Proba-2: note to editors

Proba-2
22 January 2010

Packed with novel devices and science instruments, Proba-2 is demonstrating technologies for future ESA missions while providing new views of our Sun.

Science instruments

LYRA was built by PMOD/WRC (CH) with Centre Spatial de Liège as lead institute and the Royal Observatory of Belgium as Principal Investigator, supported by an international team comprising PMOD (CH), IMOMEC (BE), The Max-Planck-Institut für Sonnensystemforschung (DE), and BISA (BE).

SWAP was developed by Centre Spatial de Liège with the support of the Royal Observatory of Belgium and with an industrial team comprising TAS-ETCA (BE), AMOS SA (BE), DELTATEC (BE), Fill Factory NV (BE) and OIP NV (BE).

TMPU was developed by a Czech consortium, led by the Institute of Atmospheric Physics, Academy of Sciences of the Czech Republic (CZ).

DSLP was developed by the consortium of Astronomical Institute and Institute of Atmospheric Physics, Academy of Sciences of the Czech Republic (CZ), RSSD ESA ESTEC (NL), Czech Space Research Centre (CSRC), Brno (CZ) and SPRINX Systems (CZ).

Technology demonstrations

Proba-2: internal structure
Proba-2 is packed with payloads

The technology demonstrations aboard Proba-2 are:

  • a new type of lithium-ion battery, developed by SAFT (FR)

  • an advanced data and power management system, containing many new component technologies, including the LEON processor developed by Verhaert Space (BE)

  • combined carbon-fibre and aluminium structural panels, developed by Apco Technologies SA (CH)

  • new models of reaction wheels from Dynacon (CA), startrackers from DTU (DK) and GPS receivers from DLR (DE)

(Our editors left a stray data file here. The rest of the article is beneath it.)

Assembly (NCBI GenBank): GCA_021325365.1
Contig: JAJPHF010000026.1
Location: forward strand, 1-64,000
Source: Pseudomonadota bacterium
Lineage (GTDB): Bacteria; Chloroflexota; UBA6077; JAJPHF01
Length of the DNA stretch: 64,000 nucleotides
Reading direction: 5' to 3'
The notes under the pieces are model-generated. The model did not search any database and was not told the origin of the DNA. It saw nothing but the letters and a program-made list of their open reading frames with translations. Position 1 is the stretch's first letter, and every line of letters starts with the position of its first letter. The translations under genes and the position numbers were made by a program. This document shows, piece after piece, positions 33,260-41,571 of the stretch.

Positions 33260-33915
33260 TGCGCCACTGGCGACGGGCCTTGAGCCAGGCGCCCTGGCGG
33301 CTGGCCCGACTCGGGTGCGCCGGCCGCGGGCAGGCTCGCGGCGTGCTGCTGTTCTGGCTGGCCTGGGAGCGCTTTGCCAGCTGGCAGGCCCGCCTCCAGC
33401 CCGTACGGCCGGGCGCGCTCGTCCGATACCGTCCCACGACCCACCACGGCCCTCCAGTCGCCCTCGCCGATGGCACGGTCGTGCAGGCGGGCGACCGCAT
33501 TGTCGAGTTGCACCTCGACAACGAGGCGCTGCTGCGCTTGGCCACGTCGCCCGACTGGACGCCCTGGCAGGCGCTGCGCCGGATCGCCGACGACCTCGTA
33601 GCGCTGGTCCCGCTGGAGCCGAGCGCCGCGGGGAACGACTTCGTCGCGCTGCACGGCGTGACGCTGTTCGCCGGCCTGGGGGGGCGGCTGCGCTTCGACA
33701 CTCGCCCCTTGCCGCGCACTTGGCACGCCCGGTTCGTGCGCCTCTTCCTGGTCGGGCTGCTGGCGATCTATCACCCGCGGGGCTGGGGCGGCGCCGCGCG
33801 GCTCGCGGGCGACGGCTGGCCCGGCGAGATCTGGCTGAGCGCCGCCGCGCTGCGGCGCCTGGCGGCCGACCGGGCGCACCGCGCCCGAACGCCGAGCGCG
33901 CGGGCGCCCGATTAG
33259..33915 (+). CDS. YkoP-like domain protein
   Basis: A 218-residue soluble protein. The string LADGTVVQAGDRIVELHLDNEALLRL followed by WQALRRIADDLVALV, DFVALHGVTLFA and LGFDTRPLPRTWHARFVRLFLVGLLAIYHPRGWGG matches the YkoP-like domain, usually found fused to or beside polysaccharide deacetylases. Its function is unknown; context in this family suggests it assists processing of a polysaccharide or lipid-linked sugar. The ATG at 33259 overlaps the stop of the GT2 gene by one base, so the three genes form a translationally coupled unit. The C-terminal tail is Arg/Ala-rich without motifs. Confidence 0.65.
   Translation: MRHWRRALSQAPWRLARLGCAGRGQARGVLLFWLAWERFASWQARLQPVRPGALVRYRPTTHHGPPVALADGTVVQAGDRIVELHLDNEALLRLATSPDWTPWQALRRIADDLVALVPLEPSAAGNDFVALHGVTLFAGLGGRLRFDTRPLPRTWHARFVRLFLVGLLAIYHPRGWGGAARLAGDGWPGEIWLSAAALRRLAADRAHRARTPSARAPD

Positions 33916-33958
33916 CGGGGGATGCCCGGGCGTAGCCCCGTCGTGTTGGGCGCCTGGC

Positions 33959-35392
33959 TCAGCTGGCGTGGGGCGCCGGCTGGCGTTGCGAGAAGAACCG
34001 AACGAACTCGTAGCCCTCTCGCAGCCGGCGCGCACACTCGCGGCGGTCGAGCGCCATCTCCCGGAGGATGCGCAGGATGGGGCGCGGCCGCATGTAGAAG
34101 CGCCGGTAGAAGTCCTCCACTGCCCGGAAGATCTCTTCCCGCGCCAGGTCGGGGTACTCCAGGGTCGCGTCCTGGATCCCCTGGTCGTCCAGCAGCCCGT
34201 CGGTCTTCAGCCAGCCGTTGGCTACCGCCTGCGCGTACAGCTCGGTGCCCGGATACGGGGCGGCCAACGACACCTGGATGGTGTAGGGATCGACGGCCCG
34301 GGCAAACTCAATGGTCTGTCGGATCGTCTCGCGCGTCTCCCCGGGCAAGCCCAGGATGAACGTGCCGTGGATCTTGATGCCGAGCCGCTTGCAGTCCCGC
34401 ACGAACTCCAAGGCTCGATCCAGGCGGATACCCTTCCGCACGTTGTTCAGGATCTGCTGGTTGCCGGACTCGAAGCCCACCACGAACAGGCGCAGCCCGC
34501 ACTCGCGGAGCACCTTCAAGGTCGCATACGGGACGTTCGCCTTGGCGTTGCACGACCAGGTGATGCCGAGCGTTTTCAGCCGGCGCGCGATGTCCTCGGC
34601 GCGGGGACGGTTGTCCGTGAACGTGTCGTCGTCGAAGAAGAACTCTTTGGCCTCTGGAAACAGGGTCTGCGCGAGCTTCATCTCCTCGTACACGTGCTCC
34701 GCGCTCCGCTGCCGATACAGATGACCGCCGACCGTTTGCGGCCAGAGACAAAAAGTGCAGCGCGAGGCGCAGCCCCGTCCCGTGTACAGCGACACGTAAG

• an upgraded telecommand system with a decoder largely implemented in software by STTSystemTechnik GmbH (DE)

  • a digital Sun sensor, developed by TNO (NL)

  • a dual-frequency GPS receiver, developed by Alcatel Espace (FR)

  • a fibre-sensor system for monitoring temperatures and pressures around the satellite, developed by MPB Communications Inc. (CA)

  • a new startracker development being test-flown before use on the BepiColombo mission, developed by Galileo Avionica (IT)

  • a very high precision flux-gate magnetometer, developed by DTU (DK)

  • a miniature magnetometer developed by Lusospace (PT)

  • a magnetotorquer for attitude control developed by ZARM Technik AG (DE)

  • an experimental solar panel with a solar flux concentrator, developed by CSL (BE)

  • a xenon gas propulsion system using resistojet thrusters and a solid-state nitrogen gas generator to pressurise the propellant tanks, developed by SSTL (GB) and Bradford (NL)

  • an exploration micro-camera (X-CAM), developed by Micro-cameras & Space Exploration (CH)

  • new GNC algorithms developed by NGC (CA)
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